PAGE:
The Fight: Science Against Cancer | Curator’s Perspective
World Cancer Day has been celebrated on February 4 every year since 2000 to raise awareness about the disease. Its purpose is to get everyone to work together to help end preventable cancer deaths and make life-saving treatments available to all. In the spirit of this important day, my blog post will focus on the Oscar-nominated short documentary The Fight: Science Against Cancer, a 1950 NFB production with a very interesting genesis and history.
In the late 1940s, the Department of National Health and Welfare in Canada approached the NFB to make a film on cancer. The National Cancer Institute in the US was also looking to make a film on the subject. When the NCI heard that the NFB might be involved, they contacted their Canadian counterparts and asked that the two national agencies pool their resources to make a “super” documentary, with the NFB handling the film production end of things. The Americans were very impressed with a series of films the NFB had made on mental illness* and felt that the Canadian producer would be the ideal choice for such an important documentary.
The script was written by Maurice Constant (a biologist and screenwriter) with a great deal of help from hospitals, laboratories and the Association of the American Medical Colleges. Filming took place in late 1949 at the Toronto General Hospital and the University of Toronto. A veritable who’s who of NFB filmmakers participated, with Morten Parker (The Stratford Adventure) directing and Colin Low (Universe) and Evelyn Lambart (Begone Dull Care) handling the animated sequences. The entire film was shot like a feature, complete with actors and dramatic music (by Louis Applebaum).
The resultant film was titled Challenge: Science Against Cancer and ran 36 minutes. It focused mainly on the research scientists trying to find a cure for the disease. The world premiere took place in New York and was arranged by the World Health Organization. The film was very well received, and 16mm copies were then sent to the regional offices of the Cancer Society in both Canada and the USA. It was also submitted to several film festivals, winning awards in Venice and New York.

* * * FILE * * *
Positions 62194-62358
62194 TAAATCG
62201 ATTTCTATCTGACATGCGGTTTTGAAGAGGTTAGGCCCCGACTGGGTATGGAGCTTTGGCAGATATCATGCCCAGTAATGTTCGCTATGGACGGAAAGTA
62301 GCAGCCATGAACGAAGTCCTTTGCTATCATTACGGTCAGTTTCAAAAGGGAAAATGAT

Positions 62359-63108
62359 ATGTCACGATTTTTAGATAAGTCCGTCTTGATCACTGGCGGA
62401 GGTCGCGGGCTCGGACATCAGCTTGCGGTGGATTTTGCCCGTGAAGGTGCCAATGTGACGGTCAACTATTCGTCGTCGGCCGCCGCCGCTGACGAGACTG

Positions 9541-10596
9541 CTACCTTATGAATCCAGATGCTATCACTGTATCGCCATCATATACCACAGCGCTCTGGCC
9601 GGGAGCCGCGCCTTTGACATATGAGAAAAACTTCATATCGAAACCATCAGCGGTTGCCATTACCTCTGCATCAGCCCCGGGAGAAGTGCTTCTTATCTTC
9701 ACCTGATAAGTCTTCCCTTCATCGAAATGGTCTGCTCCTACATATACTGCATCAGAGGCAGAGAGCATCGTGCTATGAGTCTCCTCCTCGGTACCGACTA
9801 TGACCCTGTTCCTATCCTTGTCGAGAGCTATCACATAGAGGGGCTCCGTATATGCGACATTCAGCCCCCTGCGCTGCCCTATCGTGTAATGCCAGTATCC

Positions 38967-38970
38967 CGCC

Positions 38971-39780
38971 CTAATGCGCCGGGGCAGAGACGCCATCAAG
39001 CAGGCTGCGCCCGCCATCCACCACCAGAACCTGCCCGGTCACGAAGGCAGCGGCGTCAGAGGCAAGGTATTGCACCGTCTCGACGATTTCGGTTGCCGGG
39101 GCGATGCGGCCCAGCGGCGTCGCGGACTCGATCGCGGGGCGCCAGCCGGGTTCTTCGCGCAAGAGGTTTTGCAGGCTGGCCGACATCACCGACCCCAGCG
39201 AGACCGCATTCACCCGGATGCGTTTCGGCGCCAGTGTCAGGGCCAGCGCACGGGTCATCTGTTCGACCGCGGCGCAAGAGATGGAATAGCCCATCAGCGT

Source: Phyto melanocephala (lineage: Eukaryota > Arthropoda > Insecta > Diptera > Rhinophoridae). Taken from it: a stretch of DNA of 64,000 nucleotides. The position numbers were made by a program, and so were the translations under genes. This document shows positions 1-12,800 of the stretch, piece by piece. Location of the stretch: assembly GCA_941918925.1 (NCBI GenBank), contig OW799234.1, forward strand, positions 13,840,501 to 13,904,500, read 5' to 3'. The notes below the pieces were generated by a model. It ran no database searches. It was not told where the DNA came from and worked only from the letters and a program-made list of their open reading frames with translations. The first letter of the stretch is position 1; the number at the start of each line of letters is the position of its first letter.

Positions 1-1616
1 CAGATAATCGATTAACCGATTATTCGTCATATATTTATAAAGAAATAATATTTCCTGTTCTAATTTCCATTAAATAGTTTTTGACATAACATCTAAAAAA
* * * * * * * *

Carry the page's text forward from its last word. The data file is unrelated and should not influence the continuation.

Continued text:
The NCI wanted to release the film theatrically, as they felt the subject was vital, and they wanted general audiences to learn more about it. At 36 minutes, the doc was simply too long to play in theatres before a feature. They turned to the NFB to create a two-reel (20-minute) version; but at the NFB it was felt that even 20 minutes was too long, so a 10-minute version was also produced for theatrical screenings in Canada.
The title of the 20-minute version was changed to The Fight: Science Against Cancer to help audiences realize that cancer was a dangerous “enemy” that required aggressive action (hence the choice of the word “fight”). Some new footage was incorporated into the film, but it was mainly a cut-down version of the original. This shortened version was released to cinemas in the United States in early March 1951. It picked up an Oscar nomination in the Best Short Documentary category but did not win the award, which went to a film about the Korean War instead.
In Canada, the 10-minute version was released to theatres (also in March 1951) under the title The Outlaw Within as part of the popular Canada Carries On series. Reviews for all three versions were positive. The Fight: Science Against Cancer also won a Special Award for “a splendid representation of a significant social problem” at the Canadian Film Awards.
What makes the film so special is the straightforward way it tries to de-mystify cancer. At the time, the general population had very limited knowledge of what the disease was all about. The Fight was a noble attempt to try to explain the riddle of cancer and the progress of science toward a solution.
Cinematically, the documentary is simply sublime. When our protagonist arrives at the hospital, there’s a dramatic swell in the music just as he turns his head to reveal a cancerous growth on his cheek. There’s also a marvelous moment where a scientist studies a cancer cell on a slide and literally walks into the slide. The animation is superb as well. It attempts to explain just how life comes to be and what happens when cancer takes over. Kudos to Lambart and Low for these great sequences that tie everything together.
Of course, viewing The Fight today, 70 years later, it’s obvious that a great deal of what is discussed in the film is obsolete. For one thing, doctors do not put radium tubes directly on a patient’s skin to destroy the cancerous cells anymore. And while the film hints at genetics being a key factor, lifestyle factors are not mentioned at all. Then there’s the fact that everyone, including the scientists, smokes throughout the film. (The filmmakers even injected a bit of humour in one of the laboratory sequences—a scientist uses a beaker full of boiling water to make tea!)
I invite you to watch this courageous film that attempted to shed light on a deadly but, at the time, little-known disease. It may be dated, but its message of hope is still wonderful to see.
Enjoy the film.